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PostPosted: Tue May 09, 2006 4:29 pm
by jenny_haddow
Are cheeses like emental hard cheeses? I'm intrigued as to how the holes are produced, what's the secret?



PostPosted: Tue May 09, 2006 6:23 pm
by Rik vonTrense
AH must walk before you can run....

Ementhalers are a hard cheese and are pressed and the holes are formed by a special bacteria .

One of the most difficult cheese in the world to make successfully. The eyes as they are termed are formed by the use of Propionibacterium shermani this in conjunction with the endemic bacterial flora in the areas where emental is traditionally produced.

You should prefereably try to create a cheese to suite your conditions rather that try to create the conditions to suit your cheese.

The weight of an ementhaler cheese is 220/225 lbs the cheese size is 100cm x 25cm. and uses 1400 litres of milk to make.

The starter cultures are streptococcus thermophilus S.lactis, lactobacillus helveticus, and propionbacterium shermani and some cheesemakers also add lactobacillus bulgaricus.

Rennet is used and the curds are cut to the size of rice grains scalding and pitching takes the temperature up to 128F allowing a pH OF 6.4 to develop

The final press overnight is 15/20 cwt per cheese.

The cheese is then salted in a brine bath at 23% salt at 10C for three days. The cheese is rubbed with salt every day and warm ripening takes 6 weeks for eyehole formation,

Cold ripening takes 8 weeks and then store for 12 months at 85/90 % RH

see what I mean Glasshopper ??


PostPosted: Tue May 09, 2006 6:35 pm
by Rik vonTrense
If you look at the Gouda recipe you will find a brine bath there for a 20% solution.

You can keep a brine bath but you must add salt to it for the salt you take out of it. Usually 20% saturation is all the water can comfortable dissolve. salt over the 20% will nt dissolve.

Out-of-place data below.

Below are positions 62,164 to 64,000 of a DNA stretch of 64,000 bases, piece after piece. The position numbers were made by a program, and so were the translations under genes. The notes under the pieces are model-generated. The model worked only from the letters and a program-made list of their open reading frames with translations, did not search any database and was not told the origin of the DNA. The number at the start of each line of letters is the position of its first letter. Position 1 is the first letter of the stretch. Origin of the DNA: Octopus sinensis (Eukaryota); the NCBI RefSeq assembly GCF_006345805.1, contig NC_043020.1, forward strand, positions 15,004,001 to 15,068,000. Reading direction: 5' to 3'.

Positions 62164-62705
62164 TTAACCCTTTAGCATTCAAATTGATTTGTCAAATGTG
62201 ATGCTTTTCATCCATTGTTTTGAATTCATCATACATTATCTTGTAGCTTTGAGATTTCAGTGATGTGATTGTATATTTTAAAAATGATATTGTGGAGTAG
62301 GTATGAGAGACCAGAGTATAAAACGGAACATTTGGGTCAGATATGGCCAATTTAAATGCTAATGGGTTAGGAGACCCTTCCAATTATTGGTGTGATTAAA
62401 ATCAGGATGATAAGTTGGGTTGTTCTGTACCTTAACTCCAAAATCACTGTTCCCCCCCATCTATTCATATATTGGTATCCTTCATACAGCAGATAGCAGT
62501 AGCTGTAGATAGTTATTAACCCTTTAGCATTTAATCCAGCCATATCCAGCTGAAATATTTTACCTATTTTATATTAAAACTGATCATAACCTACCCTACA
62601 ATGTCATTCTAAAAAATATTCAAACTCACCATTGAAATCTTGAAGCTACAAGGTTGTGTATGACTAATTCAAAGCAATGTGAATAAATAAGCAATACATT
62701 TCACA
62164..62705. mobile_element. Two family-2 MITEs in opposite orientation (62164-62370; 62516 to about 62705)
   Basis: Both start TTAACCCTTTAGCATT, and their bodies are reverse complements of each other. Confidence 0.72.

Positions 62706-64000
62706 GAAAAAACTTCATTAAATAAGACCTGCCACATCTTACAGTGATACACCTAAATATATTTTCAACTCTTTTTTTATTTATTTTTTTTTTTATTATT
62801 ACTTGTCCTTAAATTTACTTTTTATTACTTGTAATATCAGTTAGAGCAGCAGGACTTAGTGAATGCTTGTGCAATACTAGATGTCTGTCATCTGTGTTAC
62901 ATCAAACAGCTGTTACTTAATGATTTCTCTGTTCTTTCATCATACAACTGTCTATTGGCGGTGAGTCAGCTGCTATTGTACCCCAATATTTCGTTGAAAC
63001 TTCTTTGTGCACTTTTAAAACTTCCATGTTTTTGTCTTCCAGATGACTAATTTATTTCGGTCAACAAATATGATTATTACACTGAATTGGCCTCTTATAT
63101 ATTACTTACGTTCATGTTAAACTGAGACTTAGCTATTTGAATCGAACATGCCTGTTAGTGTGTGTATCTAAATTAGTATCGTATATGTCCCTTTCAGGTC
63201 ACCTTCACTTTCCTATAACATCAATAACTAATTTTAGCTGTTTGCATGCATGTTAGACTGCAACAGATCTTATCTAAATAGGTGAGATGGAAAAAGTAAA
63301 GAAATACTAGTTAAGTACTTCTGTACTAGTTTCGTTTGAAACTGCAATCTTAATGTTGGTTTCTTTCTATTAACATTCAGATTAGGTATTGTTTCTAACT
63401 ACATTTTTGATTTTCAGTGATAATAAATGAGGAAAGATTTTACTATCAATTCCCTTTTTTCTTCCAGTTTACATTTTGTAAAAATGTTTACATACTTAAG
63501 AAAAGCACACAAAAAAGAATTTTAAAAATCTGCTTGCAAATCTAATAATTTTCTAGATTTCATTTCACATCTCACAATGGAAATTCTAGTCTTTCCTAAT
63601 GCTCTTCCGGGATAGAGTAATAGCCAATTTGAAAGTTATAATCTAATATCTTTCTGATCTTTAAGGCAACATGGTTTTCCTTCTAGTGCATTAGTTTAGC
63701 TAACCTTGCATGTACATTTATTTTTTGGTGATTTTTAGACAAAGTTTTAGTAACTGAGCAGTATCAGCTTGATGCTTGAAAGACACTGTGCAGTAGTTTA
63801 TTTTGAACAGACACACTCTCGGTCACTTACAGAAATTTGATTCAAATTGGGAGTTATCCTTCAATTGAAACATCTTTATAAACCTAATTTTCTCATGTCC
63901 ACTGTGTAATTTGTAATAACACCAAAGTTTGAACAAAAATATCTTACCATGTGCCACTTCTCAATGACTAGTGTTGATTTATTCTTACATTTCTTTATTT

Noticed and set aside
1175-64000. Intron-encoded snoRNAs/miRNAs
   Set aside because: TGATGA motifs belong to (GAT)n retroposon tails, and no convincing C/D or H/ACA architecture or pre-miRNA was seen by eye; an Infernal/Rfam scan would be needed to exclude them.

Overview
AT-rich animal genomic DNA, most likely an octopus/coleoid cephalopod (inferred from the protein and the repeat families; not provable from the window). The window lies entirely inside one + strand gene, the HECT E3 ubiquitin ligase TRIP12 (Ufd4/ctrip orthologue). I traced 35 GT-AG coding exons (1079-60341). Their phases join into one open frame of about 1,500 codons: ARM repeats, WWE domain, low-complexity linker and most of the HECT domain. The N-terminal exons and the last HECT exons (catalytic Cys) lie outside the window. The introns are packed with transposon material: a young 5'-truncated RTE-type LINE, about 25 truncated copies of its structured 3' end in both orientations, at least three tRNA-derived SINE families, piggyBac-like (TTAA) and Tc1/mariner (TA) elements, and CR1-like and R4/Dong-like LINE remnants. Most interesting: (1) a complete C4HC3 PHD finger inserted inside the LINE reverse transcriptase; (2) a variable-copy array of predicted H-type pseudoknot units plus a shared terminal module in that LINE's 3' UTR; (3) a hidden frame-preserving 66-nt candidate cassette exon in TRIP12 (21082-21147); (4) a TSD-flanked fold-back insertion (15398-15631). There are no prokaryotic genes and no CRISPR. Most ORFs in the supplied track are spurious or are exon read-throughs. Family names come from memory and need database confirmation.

Different cheeses have different times for salting.

I will post a simple Brie/Camembert recipe as it is exactly the same but a brie is just a big camembert.

PostPosted: Tue May 09, 2006 6:40 pm
by Paul Kribs
Laughing my **** off Rik, nice one, I do like a sense of humour..

Although I have no intention yet of joining the cheesemaking fraternity, I have been reading the posts with the utmost interest. I don't quite follow the processes but interesting reading nonetheless.. and I bow to your knowledge 'oh master' :lol:

ps.. she couldn't buy my normal supply of gorgonzola piquante and bought some grotty gorgonzola that had no real flavour, and was still very wet.. very young.. waste of time. I can see why you do it.

Regards, Paul Kribs

PostPosted: Wed May 10, 2006 7:56 am
by jenny_haddow
Hi Lik

I see what you mean!



PostPosted: Wed May 10, 2006 12:34 pm
by welsh wizard
Hi all glad the photos are getting put on the site. Has anyone yet done a start to finish photo shoot?

Cheers WW

PostPosted: Wed May 10, 2006 12:54 pm
by jenny_haddow

Rik's done a step by step tutorial in the soft cheese section. It's very well explained and pictured.


PostPosted: Fri May 12, 2006 9:05 am
by jenny_haddow
Cut into the Lancashire this morning, and I agree with Franco's verdict on the flavour, just beautiful. Here's a picture:



Here's the latest dvelopment on the small collander cheese:


I've got dinner guests tomorrow night and the cheese course will be home produced. Stilton, Lancashire a couple of variations of Neuchatel. I'm not going to say a word, just wait to see if there are any comments.



PostPosted: Sun May 14, 2006 8:41 am
by jenny_haddow
Well, the dinner guest went home with a 'doggy bag' of cheese, and supplies are now seriously depleted so I shall have to get some more on the go.